|ANN||artificial neural network|
|IoT||internet of things|
Tool used in the plugged part of the MyComputerbrain activity
This image shows the view in the MyComputerbrain application for the level 1 differentiation of the activity. On the right, we see four actions that our home automation system can execute. It can turn the lights on or off, and the fan on or off.
The left-hand side of the image depicts an artificial neural network (ANN), described here as the ‘input pattern’. The boxes in the input, hidden and output layers are called ‘perceptrons’. These can be likened to neurons in the brain. Within the input pattern, we see all the words that the ANN is able to understand. The three black boxes, ‘switch’, ‘light’ and ‘on’, represent one set of training data. You can drag the slider above the ‘input pattern’ label to see all training data.
Discuss the internet of things (IoT), which has made it possible to automate many processes we undertake in our daily lives. Now with the emergence of AI and the opportunities for voice commands, another level of automation is possible.
In pairs, ask students to sketch the floor plan of a typical house, and draw and label five ways that they could make the home a ‘smart home’ through automation. As a class, have the students share the different ideas. Which of them require AI? Which require sensors? How would digital and electrical systems interact with each other?
Discuss home automation:
Explain that computers can be programmed to be intelligent or, at least, smart. Ask the class if they think a computer could understand the meaning of something they say or write. How would it do that? At this point, students might mention their use of Siri, Alexa or similar technologies.
This step relates to the main components of common digital systems and how they may connect in the context of home automation.
Input, decision-making and output, in the context of a home automation system, are highly suitable for covering a range of content descriptors in the Australian Curriculum: Digital Technologies. Consider flow charts or any other form of diagram to conceptually explore sequences, branching and iterations.
The purpose of this step is not to write any code, but to explore and visualise possible steps and actions that might occur in a home automation system. This step also provides an opportunity to discuss scientific ideas about electrical systems and how they can be controlled by a digital system.
The plugged activity explores input and decision-making, as discussed in Step 3 above. For the output step separate activities can be undertaken with Arduino, Raspberry Pi, or BBC micro:bit. These activities demonstrate how code drives actuators.
This plugged activity allows students to interact with an AI application to recognise written commands and make meaningful decisions, such as turning the lights on or off. No coding is required by the teacher or students. Students can use a total of 12 expressions, including single words and whole sentences, to train the AI.
The underlying AI runs locally in the browser, so it’s learning speed only depends on the speed of the local processor, rather than internet speed. For example, the training process will take approximately 30 seconds on a 2012 laptop.
To increase the speed of the learning process, the lines representing the synapses can be hidden by clicking on 'Hide wires' in the menu.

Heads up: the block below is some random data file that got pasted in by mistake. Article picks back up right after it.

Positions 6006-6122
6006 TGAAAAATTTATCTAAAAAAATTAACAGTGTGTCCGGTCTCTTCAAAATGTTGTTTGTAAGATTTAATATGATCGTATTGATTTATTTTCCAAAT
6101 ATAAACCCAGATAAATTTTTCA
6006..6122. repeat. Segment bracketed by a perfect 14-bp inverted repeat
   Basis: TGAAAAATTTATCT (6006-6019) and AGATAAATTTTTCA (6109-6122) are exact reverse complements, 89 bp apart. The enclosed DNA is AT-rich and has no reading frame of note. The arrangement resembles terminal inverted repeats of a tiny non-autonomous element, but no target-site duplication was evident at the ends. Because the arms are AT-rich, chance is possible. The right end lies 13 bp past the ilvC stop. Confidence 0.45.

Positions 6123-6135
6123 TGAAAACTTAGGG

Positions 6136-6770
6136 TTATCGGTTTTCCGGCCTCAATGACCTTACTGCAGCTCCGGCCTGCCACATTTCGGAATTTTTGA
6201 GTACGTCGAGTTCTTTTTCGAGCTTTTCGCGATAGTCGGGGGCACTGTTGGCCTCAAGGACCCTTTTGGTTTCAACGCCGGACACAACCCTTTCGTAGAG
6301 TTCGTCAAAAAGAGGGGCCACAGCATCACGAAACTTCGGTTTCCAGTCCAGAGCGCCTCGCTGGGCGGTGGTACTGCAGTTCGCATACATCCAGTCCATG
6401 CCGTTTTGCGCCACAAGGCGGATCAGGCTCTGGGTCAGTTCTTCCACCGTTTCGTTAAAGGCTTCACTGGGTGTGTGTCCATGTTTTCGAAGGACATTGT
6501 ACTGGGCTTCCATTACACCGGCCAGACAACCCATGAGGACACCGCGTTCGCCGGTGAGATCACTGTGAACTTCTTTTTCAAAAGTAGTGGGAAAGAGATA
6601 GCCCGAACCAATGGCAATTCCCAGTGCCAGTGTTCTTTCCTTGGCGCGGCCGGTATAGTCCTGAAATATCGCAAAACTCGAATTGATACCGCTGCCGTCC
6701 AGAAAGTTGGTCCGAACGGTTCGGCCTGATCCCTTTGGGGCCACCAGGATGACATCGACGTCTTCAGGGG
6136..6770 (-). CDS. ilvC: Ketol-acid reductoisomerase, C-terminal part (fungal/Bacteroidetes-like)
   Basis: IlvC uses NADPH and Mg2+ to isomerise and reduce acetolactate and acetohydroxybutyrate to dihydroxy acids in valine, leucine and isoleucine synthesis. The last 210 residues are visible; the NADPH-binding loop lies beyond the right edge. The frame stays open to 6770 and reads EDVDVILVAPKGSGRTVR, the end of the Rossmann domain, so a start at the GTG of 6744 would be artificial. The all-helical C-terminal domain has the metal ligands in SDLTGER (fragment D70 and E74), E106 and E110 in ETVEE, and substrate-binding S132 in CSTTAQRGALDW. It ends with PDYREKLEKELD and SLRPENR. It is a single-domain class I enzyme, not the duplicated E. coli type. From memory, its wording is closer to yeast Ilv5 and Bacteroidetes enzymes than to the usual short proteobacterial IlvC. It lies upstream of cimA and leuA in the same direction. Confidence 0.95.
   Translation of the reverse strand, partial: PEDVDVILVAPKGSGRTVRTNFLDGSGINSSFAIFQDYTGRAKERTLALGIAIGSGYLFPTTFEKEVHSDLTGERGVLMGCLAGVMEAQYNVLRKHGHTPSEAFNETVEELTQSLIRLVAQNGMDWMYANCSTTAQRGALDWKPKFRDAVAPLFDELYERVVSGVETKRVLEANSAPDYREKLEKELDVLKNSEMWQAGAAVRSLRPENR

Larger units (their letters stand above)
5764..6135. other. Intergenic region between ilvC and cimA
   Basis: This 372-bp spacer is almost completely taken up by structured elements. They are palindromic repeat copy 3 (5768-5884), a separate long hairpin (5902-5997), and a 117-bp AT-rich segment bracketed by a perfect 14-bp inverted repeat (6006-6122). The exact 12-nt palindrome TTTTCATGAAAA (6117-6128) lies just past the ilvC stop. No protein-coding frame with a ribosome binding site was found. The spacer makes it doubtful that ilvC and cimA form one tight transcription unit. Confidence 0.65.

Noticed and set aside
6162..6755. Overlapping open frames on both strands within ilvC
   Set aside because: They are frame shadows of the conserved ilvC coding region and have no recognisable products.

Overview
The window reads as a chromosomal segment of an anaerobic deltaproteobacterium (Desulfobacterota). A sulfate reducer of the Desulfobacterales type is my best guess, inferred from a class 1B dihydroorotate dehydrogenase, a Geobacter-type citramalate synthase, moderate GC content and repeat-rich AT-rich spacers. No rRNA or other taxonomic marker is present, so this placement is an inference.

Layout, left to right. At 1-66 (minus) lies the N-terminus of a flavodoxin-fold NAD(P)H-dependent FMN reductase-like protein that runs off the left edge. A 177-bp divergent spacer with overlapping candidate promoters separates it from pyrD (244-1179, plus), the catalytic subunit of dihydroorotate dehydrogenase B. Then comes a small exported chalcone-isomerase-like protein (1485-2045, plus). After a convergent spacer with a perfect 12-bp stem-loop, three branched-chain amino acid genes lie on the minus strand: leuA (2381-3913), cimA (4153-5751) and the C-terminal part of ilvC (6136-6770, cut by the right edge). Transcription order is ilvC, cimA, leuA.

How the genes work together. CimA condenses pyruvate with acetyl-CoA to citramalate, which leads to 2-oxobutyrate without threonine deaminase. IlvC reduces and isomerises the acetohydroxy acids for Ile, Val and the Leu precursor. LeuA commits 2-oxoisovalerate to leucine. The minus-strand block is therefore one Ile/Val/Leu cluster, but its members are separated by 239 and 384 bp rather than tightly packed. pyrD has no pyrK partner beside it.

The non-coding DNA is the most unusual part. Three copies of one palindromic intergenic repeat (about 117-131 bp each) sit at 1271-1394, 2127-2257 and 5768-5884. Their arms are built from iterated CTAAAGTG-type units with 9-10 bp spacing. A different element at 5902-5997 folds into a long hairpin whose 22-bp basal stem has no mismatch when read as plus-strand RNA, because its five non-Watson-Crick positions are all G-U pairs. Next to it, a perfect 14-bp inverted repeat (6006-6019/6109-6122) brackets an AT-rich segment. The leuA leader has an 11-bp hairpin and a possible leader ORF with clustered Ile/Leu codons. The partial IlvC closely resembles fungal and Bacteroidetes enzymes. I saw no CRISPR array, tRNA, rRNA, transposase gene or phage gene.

To see the colour changes of the lines representing the synapses, drag the slider to the left.
Note, however, that this will slow the learning process.
The activity has been levelled to enable differentiation.
Students investigate the control required to switch lights and fans on or off. The training data for the ANN has already been provided and cannot be changed by the students. The experiment is available here.
Students are given the freedom to decide on four different outputs and to develop the training data. Students develop data sets and enter them into a table. Sample training data is provided for inspiration. The experiment is available here.
On level 2, the experiment has a special feature, which is that the ANN is constructed in real time while students enter the training data. This is intended to help students understand how the input data influences the topology of the ANN. It is an opportunity for the teacher to discuss data input, and more general human sensory perception with students.
Note: The student input is not stored. When the browser window is reloaded, the experiment is reset.
The function depicted above is a Sigmoid-function: f(x)= 1 / (1 + e^(-x)). During the learning process, the ANN also uses the following derivative of the Sigmoid function: df(x)/dx = f(x) * (1 - f(x)).
To learn more about ANNs, explore the other experiments in this course at https://mycomputerbrain.net/php/courses/ai.php. The first experiment is free and provides a good introduction to ANNs.
AI is the ability of machines to mimic human capabilities in a way that we would consider 'smart'.
Machine learning (ML) is an application of AI. With ML, we give the machine lots of examples of data, demonstrating what we would like it to do so that it can figure out how to achieve a goal on its own. The machine learns and adapts its strategy to achieve this goal.
In our example, we are feeding the machine with words. The more varied data we provide, the more likely the AI system will correctly classify the input as the appropriate output. In ML, the system will provide a confidence value. In this case, it is a decimal value between 0 and 1, and the output box is coloured white, shades of grey or black. The confidence value provides us with an indication of how sure the AI is of its classification.
This lesson focuses on the concept of classification. Classification is a learning technique used to group data based on attributes or features.